BBC 6 minute English-Women in politics

BBC 6 minute English-Women in politics

BBC 6 minute English-Women in politics


Transcript of the podcast

Note: This is not a word-for-word transcript

.Sam: Hello. This is 6 Minute English, I’m Sam

.Georgina: And I’m Georgina

?Sam: How do you do feel about politics, Georgina

!Georgina: Well, there’s a lot around at the moment

!Sam: Yes, indeed

Georgina: One thing I would like to see in politics, particularly British politics, is more women in parliament. About 34% of our MPs are women, which is the highest it’s ever been, but it’s still not close to 50%

?Sam: In order to be elected though, you first have to stand, don’t you

.Georgina: Yes, we use the verb stand when you are a candidate someone can vote for

Sam: Women in politics is our topic today. Before we get into it, today’s question. Which country has the highest percentage of women in its parliament? Is it a) Rwanda b) Sweden c) New Zealand ?What do you think, Georgina

Georgina: I’m not sure. I know New Zealand was one of the first countries to allow women to vote and they currently have a female prime minister – but I think it’s actually an African country. So I’m going to say Rwanda

Sam: OK. We’ll see if you’re correct at the end of the programme. There are a number of projects in the UK at the moment trying to get more women interested in standing for parliament. One of these is the campaign ‘sign-up-to-stand’ from an organisation called 50:50 Parliament. Lucrece Grehoua is someone who has taken up that challenge and is hoping to stand in upcoming elections. She was a guest on the BBC Radio programme Woman’s Hour. She wasn’t always interested in politics, though. How does she describe it

Lucrece Grehoua

I didn’t really see myself in the Houses of Parliament. When we see it on TV it looks extremely boring, politics looks boring, especially as a young person and so when I saw that 50:50 Parliament were including women and including young women, including a diverse range of young women, I thought ‘wow, this is really for me and it can be for me’. So I decided to #signuptostand. Ever since I’ve just been excited at the prospect of me standing for parliament

?Sam: What was her original feeling about politics

Georgina: Boring! She thought it was boring, particularly as a young person. In fact she couldn’t see herself as a politician. She couldn’t imagine herself doing it

Sam: She says that she is now excited at the prospect of standing. What does she mean by that

Georgina: The prospect of something is the possibility of something. So before, she thought it was boring, now she’s excited at the possibility that she could be a member of parliament

Sam: So, what was it that made her change her mind and think that politics wasn’t so boring after all? Here’s Lucrece Grehoua again

Lucrece Grehoua

I think everybody has a politician within them because we all get anger about something but unfortunately when we see it, it’s all jargon, it’s not very… words that we can understand. Even just as a working class person who hasn’t, you know, been to a private school and who’s come from a disadvantaged background and so I realised politics is for absolutely everybody, it’s just the way that you speak about it has to be tailored to everyone

.Sam: One of the things she didn’t like about politics was the jargon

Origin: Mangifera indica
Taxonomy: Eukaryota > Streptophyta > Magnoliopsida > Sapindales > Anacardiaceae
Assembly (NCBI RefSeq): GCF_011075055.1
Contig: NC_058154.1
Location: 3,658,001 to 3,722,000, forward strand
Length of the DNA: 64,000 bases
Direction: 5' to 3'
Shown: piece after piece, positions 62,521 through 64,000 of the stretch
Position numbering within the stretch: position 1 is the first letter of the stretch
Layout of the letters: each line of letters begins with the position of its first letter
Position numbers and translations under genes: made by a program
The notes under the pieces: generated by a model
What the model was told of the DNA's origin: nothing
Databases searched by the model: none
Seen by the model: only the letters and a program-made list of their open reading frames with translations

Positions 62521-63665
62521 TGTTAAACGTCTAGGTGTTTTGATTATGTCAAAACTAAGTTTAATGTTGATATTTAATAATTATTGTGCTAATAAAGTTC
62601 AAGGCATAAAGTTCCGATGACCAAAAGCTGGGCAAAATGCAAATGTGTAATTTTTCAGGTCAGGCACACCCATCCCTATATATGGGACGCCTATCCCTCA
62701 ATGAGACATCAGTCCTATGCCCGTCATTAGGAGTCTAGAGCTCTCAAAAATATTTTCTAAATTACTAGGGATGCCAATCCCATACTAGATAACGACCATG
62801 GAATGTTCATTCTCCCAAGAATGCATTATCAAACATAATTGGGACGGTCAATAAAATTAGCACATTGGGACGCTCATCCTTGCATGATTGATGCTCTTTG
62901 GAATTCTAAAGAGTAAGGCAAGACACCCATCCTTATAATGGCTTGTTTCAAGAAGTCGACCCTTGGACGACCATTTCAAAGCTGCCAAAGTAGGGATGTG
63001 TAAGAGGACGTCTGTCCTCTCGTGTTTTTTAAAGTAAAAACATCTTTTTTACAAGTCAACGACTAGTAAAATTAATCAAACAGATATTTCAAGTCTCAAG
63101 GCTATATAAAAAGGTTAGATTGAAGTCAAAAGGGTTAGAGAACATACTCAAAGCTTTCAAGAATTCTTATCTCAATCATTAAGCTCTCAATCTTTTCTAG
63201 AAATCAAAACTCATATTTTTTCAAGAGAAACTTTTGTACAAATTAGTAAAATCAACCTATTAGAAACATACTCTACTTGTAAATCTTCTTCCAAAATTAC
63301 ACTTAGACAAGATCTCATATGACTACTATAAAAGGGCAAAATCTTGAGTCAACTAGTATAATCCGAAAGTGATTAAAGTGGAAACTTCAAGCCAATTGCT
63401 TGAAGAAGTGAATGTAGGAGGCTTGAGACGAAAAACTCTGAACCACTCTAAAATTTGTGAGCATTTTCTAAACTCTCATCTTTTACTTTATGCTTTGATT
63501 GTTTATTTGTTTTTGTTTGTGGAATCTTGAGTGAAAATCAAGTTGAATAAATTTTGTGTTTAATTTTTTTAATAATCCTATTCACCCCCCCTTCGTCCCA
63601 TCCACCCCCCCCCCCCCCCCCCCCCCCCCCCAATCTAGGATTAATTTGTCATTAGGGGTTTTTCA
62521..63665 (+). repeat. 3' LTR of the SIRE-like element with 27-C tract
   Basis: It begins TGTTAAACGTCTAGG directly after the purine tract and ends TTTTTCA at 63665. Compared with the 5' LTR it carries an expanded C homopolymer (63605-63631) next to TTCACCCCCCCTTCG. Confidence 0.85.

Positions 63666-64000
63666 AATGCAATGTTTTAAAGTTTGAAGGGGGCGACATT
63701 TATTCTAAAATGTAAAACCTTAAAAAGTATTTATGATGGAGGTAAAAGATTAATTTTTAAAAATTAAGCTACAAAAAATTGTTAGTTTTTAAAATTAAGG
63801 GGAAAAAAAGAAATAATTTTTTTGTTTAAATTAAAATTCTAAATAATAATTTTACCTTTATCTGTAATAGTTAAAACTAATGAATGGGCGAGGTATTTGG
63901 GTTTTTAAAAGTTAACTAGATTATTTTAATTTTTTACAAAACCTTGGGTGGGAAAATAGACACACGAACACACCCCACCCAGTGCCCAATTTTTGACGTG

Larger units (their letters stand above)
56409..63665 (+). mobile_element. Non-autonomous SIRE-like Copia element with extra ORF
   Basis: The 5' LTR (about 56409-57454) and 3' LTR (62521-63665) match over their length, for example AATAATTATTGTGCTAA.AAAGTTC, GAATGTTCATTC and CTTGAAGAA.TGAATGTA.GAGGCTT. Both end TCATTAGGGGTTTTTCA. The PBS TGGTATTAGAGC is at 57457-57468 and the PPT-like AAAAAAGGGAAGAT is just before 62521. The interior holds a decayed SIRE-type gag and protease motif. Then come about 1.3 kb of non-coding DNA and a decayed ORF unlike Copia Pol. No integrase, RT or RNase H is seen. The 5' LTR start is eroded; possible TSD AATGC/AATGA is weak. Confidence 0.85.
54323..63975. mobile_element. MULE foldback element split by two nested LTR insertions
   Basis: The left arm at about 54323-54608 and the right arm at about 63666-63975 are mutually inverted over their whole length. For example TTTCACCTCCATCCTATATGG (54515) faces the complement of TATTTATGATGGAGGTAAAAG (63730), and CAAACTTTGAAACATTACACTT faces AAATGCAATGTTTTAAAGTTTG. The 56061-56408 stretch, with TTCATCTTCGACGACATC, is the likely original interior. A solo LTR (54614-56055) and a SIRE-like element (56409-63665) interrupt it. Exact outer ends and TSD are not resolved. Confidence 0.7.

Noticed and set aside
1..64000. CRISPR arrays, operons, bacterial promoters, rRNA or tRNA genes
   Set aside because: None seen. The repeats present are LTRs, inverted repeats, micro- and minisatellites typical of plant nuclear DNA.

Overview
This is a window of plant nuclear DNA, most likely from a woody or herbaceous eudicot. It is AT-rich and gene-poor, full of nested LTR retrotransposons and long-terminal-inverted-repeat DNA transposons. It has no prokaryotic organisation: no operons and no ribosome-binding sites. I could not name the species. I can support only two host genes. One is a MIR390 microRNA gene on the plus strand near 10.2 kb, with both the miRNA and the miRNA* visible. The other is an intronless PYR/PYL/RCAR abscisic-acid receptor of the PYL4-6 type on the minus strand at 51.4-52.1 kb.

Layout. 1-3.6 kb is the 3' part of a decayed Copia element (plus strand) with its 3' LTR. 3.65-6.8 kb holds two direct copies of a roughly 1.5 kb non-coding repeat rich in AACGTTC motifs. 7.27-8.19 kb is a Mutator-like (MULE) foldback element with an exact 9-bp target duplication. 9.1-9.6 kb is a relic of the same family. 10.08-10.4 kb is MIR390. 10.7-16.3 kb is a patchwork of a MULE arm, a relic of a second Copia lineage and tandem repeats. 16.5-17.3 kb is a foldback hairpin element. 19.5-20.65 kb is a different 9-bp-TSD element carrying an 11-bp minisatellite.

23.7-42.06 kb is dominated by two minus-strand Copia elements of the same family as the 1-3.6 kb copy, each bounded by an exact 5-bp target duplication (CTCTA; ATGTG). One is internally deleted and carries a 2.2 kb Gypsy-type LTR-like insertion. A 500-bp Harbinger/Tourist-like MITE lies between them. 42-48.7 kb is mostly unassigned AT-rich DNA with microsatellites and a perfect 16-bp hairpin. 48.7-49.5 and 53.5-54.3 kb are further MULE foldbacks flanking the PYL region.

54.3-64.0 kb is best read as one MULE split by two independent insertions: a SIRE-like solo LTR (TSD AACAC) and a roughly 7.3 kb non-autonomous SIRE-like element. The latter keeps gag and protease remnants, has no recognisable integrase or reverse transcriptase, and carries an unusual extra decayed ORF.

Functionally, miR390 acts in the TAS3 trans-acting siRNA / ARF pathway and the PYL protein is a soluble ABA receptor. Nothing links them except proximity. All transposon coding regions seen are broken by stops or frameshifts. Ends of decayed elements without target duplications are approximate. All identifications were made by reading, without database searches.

Georgina: Well, no one likes jargon, do they? Jargon is the very specific language and vocabulary relating to a particular profession. Inside the profession people know what it means, but from outside it can seem very complicated and confusing

Sam: Lucrece said she came from a disadvantaged background. This means that when she was growing up her family didn’t have very much money and that made life and study very difficult

Georgina: But even though, or maybe because, she came from a disadvantaged background she has become interested in politics and thinks that it can be something for everyone, but rather than use jargon you have to tailor the way you speak for everyone. To tailor something is to make it fit – in the same way that a tailor makes clothes fit, you can tailor your language to make it easy for everyone to understand. And one way to do that is to cut out the jargon

Sam: That’s just about all we have time for today. But before we review the vocabulary, it’s time to get the answer to today’s quiz question. Which country has the highest percentage of women in its parliament? Is it a) Rwanda b) Sweden c) New Zealand ?Georgina, what did you say

.Georgina: I made an educated guess of Rwanda

Sam: An educated guess and a correct guess. Well done. And well done to everyone else who got that right too! According to 2019 figures, Rwanda’s parliament has over 60% women MPs. Go Rwanda! OK, let’s remind ourselves of today’s vocabulary

Georgina: Of course. To stand is the verb we use when someone is a candidate in an election – when someone stands for election you can vote for them

Sam: If you can see yourself as something, it means that you can imagine yourself doing that thing

Georgina: The prospect of something, is the possibility of something, so for example, the prospect of becoming an MP is something that excites Lucrece

Sam: Something that we all hate, except when we use it ourselves, is jargon. Words and language that are very specific to a particular job and which are difficult for people outside that profession to understand

Georgina: People who grow up without enough money and without access to education can be said to come from a disadvantaged background

Sam: And finally, to tailor something is to change it to make it suitable for a particular purpose

Georgina: So for example, if you want to make politics accessible for more people, you have to tailor your language and cut out the jargon

.Sam: Indeed! Well, it’s time for us to go now, but do join us again soon. Bye for now

!Georgina: Bye

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